Ill-Matched Lovers (Quentin Matsys)  

From The Art and Popular Culture Encyclopedia

Jump to: navigation, search
Ill-Matched Lovers (c. 1520/1525) by Quentin Matsys
Enlarge
Ill-Matched Lovers (c. 1520/1525) by Quentin Matsys

Related e

Google
Wikipedia
Wiktionary
Wiki Commons
Wikiquote
Wikisource
YouTube
Shop


Featured:
Train wreck at Montparnasse (October 22, 1895) by Studio Lévy and Sons.
Enlarge
Train wreck at Montparnasse (October 22, 1895) by Studio Lévy and Sons.

The Ill-Matched Lovers[1] (c. 1520/1525) is an oil on panel painting by Quentin Matsys, depicting a dirty old man fondling a maiden, see May-december romance. Behind the couple's back is a fool who is being handed the man's money bag by the woman. The painting is located at the National Gallery of Art, Washington, D.C.

The pairing of unequal couples has a literary history dating back to antiquity when Plautus, a Roman comic poet from the 3rd–century BC, cautioned elderly men against courting younger ladies. By the late–15th and early–16th centuries, the coupling of old men with young women or old women with young men had become popular themes in northern European art and literature.
This painting provides a clear illustration of the ideas that old age, especially lecherous old age, leads to foolishness—with the fool participating in the deception by helping to rob the old man's purse—and that women's sexual powers cause men to behave absurdly and to lose their wits and their money. The deck of cards may allude to competition between the sexes, morally loose or amorous behavior, and the loss and gain of money through gambling.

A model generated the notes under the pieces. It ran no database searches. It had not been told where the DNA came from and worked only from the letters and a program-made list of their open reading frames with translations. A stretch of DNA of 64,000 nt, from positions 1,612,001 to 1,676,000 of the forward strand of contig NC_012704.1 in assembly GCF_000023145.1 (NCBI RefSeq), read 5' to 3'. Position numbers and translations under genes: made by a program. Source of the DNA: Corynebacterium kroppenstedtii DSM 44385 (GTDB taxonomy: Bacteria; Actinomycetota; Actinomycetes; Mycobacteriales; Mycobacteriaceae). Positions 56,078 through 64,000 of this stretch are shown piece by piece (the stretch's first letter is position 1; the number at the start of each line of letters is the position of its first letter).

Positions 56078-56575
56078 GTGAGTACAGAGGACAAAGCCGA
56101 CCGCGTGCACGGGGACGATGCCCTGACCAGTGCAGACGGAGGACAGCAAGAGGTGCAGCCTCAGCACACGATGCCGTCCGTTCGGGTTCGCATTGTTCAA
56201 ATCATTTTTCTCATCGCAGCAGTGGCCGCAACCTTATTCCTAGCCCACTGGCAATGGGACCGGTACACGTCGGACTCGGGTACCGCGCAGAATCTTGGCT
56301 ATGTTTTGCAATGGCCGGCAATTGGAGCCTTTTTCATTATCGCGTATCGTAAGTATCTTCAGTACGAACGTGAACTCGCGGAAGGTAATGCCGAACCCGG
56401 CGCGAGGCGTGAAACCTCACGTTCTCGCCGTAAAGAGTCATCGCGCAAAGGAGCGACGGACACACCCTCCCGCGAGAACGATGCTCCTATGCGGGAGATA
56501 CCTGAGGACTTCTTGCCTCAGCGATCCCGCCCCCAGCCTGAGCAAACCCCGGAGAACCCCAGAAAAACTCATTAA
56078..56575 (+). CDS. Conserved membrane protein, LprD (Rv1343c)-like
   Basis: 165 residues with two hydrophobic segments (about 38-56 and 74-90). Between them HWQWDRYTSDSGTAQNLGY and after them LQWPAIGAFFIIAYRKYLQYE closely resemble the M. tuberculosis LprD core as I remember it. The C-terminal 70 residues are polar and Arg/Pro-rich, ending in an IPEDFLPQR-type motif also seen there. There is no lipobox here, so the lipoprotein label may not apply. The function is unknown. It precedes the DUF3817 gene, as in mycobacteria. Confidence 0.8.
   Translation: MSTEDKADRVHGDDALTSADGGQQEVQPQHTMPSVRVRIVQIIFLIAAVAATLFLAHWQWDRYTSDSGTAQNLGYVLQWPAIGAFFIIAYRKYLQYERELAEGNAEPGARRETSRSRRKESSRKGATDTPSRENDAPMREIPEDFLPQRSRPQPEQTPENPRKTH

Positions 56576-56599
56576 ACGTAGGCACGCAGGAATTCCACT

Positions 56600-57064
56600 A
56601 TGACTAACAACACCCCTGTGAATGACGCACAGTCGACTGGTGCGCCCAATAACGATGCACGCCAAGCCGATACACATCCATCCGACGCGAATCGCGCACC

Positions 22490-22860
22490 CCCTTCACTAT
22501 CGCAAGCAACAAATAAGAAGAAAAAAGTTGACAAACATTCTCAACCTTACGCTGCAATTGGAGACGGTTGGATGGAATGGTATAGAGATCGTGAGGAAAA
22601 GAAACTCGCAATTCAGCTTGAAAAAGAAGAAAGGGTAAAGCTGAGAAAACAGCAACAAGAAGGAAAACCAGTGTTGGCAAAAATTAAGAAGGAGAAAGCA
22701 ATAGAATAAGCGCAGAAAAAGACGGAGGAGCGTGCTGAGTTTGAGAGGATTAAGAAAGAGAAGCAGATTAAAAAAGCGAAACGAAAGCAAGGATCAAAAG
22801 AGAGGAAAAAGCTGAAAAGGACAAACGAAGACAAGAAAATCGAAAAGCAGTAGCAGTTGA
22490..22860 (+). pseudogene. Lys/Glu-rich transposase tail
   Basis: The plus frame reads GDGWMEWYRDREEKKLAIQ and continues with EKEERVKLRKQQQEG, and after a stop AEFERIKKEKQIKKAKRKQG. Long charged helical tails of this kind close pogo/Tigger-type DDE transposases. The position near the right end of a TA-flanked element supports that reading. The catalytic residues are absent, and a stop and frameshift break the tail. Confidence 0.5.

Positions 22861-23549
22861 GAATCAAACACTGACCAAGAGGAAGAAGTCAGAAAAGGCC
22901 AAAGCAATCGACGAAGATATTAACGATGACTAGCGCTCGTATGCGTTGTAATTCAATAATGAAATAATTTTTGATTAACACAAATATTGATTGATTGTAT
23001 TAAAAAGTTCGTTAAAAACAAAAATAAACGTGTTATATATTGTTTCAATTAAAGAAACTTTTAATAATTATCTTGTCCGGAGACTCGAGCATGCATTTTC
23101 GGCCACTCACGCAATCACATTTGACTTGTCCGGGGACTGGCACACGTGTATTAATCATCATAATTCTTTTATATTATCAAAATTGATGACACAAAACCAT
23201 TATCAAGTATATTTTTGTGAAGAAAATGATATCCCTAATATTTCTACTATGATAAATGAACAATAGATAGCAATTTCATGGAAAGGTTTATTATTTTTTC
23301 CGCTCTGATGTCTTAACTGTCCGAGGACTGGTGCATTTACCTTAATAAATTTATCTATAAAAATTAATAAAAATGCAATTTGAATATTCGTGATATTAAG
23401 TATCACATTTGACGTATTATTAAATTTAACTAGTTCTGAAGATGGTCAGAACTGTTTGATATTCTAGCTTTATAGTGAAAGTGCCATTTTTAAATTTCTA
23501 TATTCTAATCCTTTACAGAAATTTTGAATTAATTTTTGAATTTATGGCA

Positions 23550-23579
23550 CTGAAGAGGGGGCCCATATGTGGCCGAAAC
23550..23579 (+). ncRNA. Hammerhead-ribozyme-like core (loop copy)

The painting is an example of Massys' ability to assimilate elements from both northern and Italian art. Apparently familiar with Leonardo da Vinci's grotesque drawings of physiognomy and distortion, Massys adapted the facial type for the old lecher from one of Leonardo's caricatures, and the complicated pose of the suitor from Leonardo's lost drawing of an ill–matched pair, known today through a later copy.[2]

Trivia

It is depicted on the Rizzoli edition of On Ugliness by Umberto Eco

See also




Unless indicated otherwise, the text in this article is either based on Wikipedia article "Ill-Matched Lovers (Quentin Matsys)" or another language Wikipedia page thereof used under the terms of the GNU Free Documentation License; or on original research by Jahsonic and friends. See Art and Popular Culture's copyright notice.

Personal tools